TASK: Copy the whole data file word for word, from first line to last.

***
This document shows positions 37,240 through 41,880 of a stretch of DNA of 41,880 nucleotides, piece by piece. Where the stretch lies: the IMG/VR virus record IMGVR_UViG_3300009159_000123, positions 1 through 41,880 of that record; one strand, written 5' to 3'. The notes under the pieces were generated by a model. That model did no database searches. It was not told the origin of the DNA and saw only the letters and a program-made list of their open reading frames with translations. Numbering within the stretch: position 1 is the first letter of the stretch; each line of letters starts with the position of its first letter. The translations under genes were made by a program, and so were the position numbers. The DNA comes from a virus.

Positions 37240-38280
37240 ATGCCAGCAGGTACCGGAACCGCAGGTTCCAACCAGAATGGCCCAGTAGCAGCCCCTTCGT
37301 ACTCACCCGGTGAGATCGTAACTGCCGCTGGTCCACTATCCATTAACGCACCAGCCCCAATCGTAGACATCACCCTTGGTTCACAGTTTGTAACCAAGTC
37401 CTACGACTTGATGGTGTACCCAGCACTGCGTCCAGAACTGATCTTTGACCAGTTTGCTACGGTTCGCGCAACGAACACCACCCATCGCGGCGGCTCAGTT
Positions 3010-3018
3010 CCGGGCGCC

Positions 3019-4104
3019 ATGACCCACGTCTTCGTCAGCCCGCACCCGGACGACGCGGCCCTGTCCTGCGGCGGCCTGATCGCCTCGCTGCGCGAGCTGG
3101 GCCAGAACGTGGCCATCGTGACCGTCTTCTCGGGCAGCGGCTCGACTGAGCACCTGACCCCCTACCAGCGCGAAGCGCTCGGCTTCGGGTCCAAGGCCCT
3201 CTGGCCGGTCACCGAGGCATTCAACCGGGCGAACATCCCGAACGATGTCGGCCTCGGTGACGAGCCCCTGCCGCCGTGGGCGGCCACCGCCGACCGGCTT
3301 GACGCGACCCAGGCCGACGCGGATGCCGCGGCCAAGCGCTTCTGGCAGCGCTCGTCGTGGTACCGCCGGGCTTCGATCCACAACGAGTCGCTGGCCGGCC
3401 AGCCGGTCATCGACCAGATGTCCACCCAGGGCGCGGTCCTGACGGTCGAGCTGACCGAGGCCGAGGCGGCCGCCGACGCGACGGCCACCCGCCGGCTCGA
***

This document shows positions 37,240 through 41,880 of a stretch of DNA of 41,880 nucleotides, piece by piece. Where the stretch lies: the IMG/VR virus record IMGVR_UViG_3300009159_000123, positions 1 through 41,880 of that record; one strand, written 5' to 3'. The notes under the pieces were generated by a model. That model did no database searches. It was not told the origin of the DNA and saw only the letters and a program-made list of their open reading frames with translations. Numbering within the stretch: position 1 is the first letter of the stretch; each line of letters starts with the position of its first letter. The translations under genes were made by a program, and so were the position numbers. The DNA comes from a virus.

Positions 37240-38280
37240 ATGCCAGCAGGTACCGGAACCGCAGGTTCCAACCAGAATGGCCCAGTAGCAGCCCCTTCGT
37301 ACTCACCCGGTGAGATCGTAACTGCCGCTGGTCCACTATCCATTAACGCACCAGCCCCAATCGTAGACATCACCCTTGGTTCACAGTTTGTAACCAAGTC
37401 CTACGACTTGATGGTGTACCCAGCACTGCGTCCAGAACTGATCTTTGACCAGTTTGCTACGGTTCGCGCAACGAACACCACCCATCGCGGCGGCTCAGTT
Positions 3010-3018
3010 CCGGGCGCC

Positions 3019-4104
3019 ATGACCCACGTCTTCGTCAGCCCGCACCCGGACGACGCGGCCCTGTCCTGCGGCGGCCTGATCGCCTCGCTGCGCGAGCTGG
3101 GCCAGAACGTGGCCATCGTGACCGTCTTCTCGGGCAGCGGCTCGACTGAGCACCTGACCCCCTACCAGCGCGAAGCGCTCGGCTTCGGGTCCAAGGCCCT
3201 CTGGCCGGTCACCGAGGCATTCAACCGGGCGAACATCCCGAACGATGTCGGCCTCGGTGACGAGCCCCTGCCGCCGTGGGCGGCCACCGCCGACCGGCTT
3301 GACGCGACCCAGGCCGACGCGGATGCCGCGGCCAAGCGCTTCTGGCAGCGCTCGTCGTGGTACCGCCGGGCTTCGATCCACAACGAGTCGCTGGCCGGCC
3401 AGCCGGTCATCGACCAGATGTCCACCCAGGGCGCGGTCCTGACGGTCGAGCTGACCGAGGCCGAGGCGGCCGCCGACGCGACGGCCACCCGCCGGCTCGA